New York Joint Custody Lawyer

Oftentimes the most contentious aspects of the breakdown of a relationship are the issues related to the children such as child custody, visitation and the amount of child support. Because each family is different, each child custody case is different. In some instances even though the couple’s marriage or partnership is no longer viable, the couple maintains and cordial relationship with each other and are determined to make sure that each parents maintains a positive relationship with the children. In such cases the parents are typically able to work out parenting decisions amicably to that a joint custody arrangement is viable. In other cases the breakdown is contentious and the couple can barely stand to be in the same room as the other. When this happens, a joint custody arrangement would likely fail. If you are in need of a family lawyer because you are seeking to work out an agreement for joint custody, it is important that you contact an experienced New York joint custody lawyer who will help ensure that a reasonable custody agreement is put in place that is in the best interests of your children and that protects your rights.

Joint custody

With joint custody both parents have legal custody, of the child. Even though the child may live with just one of the parents, both parents are involved in child-rearing decisions such as with whom the child will live, medical and dental treatment, education, child care, religious education, and extra-curricular activities. Each parent must consult the other when making major decisions and the parents must agree.

In most cases parents have agreed to joint custody without going to court. If a couple cannot agree on the issue of custody so that it must be decided by a judge, it is doubtful that the judge will determine that parents will be able to successfully handle a joint custody arrangement.

For example, in the case of Florio v. Niven, 997 N.Y.S.2d 728 (N.Y. App. Div., 2014), the parents entered into an agreement for joint custody of their son. The agreement was conditioned on the parents consulting with each other and, if necessary, consulting with a parent coordinator, when making decisions concerning the child. It turned out that the parents could not make decisions together and each parent filed a petition for sole custody. Instead of awarded sole custody to either parent the judge ordered shared custody. The father would have decision-making authority regarding financial and educational matters and the mother would have decisions-making authority with regard to all other matters.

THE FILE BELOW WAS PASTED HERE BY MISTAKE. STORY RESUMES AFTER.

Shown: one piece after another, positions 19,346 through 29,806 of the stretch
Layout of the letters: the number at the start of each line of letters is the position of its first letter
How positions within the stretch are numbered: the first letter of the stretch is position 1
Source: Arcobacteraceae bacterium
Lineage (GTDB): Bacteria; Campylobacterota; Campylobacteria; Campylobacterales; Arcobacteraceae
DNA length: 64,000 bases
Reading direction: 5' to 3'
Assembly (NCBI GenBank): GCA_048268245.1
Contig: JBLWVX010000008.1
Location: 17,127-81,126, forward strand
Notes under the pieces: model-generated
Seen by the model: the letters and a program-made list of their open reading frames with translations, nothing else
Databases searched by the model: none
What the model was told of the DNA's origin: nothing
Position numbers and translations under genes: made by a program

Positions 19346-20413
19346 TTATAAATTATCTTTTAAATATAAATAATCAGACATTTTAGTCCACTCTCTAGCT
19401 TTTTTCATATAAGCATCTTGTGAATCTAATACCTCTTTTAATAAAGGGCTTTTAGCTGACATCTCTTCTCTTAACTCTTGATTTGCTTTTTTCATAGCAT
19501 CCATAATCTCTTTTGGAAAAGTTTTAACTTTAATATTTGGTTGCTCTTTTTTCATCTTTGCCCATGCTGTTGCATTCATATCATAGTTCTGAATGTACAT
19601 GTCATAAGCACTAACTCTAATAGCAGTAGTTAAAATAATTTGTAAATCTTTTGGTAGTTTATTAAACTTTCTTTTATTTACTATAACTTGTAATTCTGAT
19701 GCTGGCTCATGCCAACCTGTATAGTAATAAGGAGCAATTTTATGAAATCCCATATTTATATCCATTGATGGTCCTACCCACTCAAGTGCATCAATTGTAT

Other types of custody in New York

Sole custody. When one parent has sole custody, that parent has the legal authority to make decisions for the children including decisions about medical and dental treatment, education, child care, religious education, and extra-curricular activities. The parent with sole custody has the right to make such decisions with getting the consent of the other parent. Typically the non-custodial parent is awarded visitation with the child.

Shared custody. With shared custody the parents share legal custody. Each parent has specific responsibilities with respect to child-rearing. Both parents the right to make major decisions on an equal basis for their children.

When a court gives one parent sole custody, unless it is not in the best interests of the child, the other parent will be given visitation. Visitation is part of the custody arrangement that allows the non-custodial parents specific times when he or she will spent time with the child. For example, the court may allow the non-custodial parent to have visitation with the child every other weekend.

Contact the Law Offices of Stephen Bilkis & Associates

If you are involved in a custody case, it is important that you are represented by someone with experience. Custody cases can be complicated and contentious with the future of your child at stake. The staff at the Law Offices of Stephen Bilkis & Associates has years of experience successfully representing clients who have custody issues and who have other family law matters. Contact us at 1-800-NY-NY-LAW (1-800-696-9529) to schedule a free, no obligation consultation regarding your case. We represent clients in the following locations: the Bronx, Brooklyn, Long Island, Manhattan, Nassau County, Queens, Staten Island, Suffolk County and Westchester County.

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